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Part III Recognition and Enforcement, 20 Hague

From: Civil Jurisdiction and Judgments in Europe: The Brussels I Regulation, the Lugano Convention, and the Hague Choice of Court Convention

Trevor C Hartley

From: Oxford Legal Research Library (http://olrl.ouplaw.com). (c) Oxford University Press, 2015. All Rights Reserved.date: 05 December 2020

Recognition and enforcement of foreign judgments – traditional rules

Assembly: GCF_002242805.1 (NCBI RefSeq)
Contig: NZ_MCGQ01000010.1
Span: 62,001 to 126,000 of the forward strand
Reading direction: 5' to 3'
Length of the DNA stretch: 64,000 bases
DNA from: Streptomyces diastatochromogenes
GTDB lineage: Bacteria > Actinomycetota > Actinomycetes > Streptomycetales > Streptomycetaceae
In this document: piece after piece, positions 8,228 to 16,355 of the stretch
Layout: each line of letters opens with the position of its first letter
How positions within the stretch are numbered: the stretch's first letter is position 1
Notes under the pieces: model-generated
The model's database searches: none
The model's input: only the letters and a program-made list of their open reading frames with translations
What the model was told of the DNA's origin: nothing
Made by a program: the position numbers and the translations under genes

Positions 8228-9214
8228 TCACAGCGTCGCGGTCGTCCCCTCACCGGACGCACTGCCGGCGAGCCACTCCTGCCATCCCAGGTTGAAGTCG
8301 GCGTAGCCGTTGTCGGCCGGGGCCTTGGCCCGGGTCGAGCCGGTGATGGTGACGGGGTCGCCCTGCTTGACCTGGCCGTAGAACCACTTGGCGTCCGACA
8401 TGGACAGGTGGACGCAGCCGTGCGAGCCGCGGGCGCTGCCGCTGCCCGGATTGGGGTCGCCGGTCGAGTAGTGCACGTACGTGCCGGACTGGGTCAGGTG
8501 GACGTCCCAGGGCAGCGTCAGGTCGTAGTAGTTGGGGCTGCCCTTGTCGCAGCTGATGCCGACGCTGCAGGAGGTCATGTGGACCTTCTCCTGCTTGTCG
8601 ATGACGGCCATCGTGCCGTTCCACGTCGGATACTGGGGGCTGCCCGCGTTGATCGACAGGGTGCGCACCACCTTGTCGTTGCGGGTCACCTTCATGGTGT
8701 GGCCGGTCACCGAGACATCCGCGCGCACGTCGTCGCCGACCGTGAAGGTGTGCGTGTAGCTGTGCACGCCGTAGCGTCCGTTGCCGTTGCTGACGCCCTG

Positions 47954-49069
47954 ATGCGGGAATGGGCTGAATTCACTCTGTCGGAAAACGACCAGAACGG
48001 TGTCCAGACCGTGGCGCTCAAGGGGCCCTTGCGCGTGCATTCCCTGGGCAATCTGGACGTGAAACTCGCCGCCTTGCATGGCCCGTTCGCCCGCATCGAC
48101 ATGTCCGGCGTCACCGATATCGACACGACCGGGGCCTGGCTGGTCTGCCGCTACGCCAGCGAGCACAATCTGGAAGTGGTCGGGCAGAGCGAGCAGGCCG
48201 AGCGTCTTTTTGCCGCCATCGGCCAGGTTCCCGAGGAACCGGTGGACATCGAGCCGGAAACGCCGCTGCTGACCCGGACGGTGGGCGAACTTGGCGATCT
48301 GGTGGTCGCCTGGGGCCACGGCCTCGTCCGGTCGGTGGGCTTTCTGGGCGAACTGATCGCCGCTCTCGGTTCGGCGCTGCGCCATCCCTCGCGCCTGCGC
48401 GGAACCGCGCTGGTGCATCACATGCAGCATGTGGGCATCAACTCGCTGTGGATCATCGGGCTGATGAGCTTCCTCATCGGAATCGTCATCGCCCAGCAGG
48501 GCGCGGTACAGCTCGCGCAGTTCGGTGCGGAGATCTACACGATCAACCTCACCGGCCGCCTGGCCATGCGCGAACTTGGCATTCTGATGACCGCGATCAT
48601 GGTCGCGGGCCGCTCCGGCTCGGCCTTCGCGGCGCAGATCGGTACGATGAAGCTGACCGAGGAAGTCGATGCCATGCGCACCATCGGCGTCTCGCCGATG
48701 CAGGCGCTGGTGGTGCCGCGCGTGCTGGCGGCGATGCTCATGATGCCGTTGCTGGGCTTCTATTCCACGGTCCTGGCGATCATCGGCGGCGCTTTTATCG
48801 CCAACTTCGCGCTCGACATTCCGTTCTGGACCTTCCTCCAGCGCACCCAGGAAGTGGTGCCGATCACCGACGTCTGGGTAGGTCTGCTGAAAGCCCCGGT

This chapter considers recognition and enforcement under the Hague Convention. Hague applies only to judgments given by a court of a State to which the Hague Convention applies, and it applies only if the court of origin had jurisdiction under a choice-of-court agreement. The position under Hague is different from that under Brussels 2012 and Lugano 2007 since the court addressed is not precluded from deciding for itself whether the choice-of-court agreement was valid and the claim was within its scope. Apart from this, Hague has a great deal in common with Brussels and Lugano, though there are a number of additional provisions in the former that find no counterpart in the latter. The relevant provisions are found in Part III of the Convention. Article 8 lays down the general conditions for recognition; Article 9 provides certain specific grounds for non-recognition and subsequent Articles deal with special issues. Each of these provisions are considered in turn.

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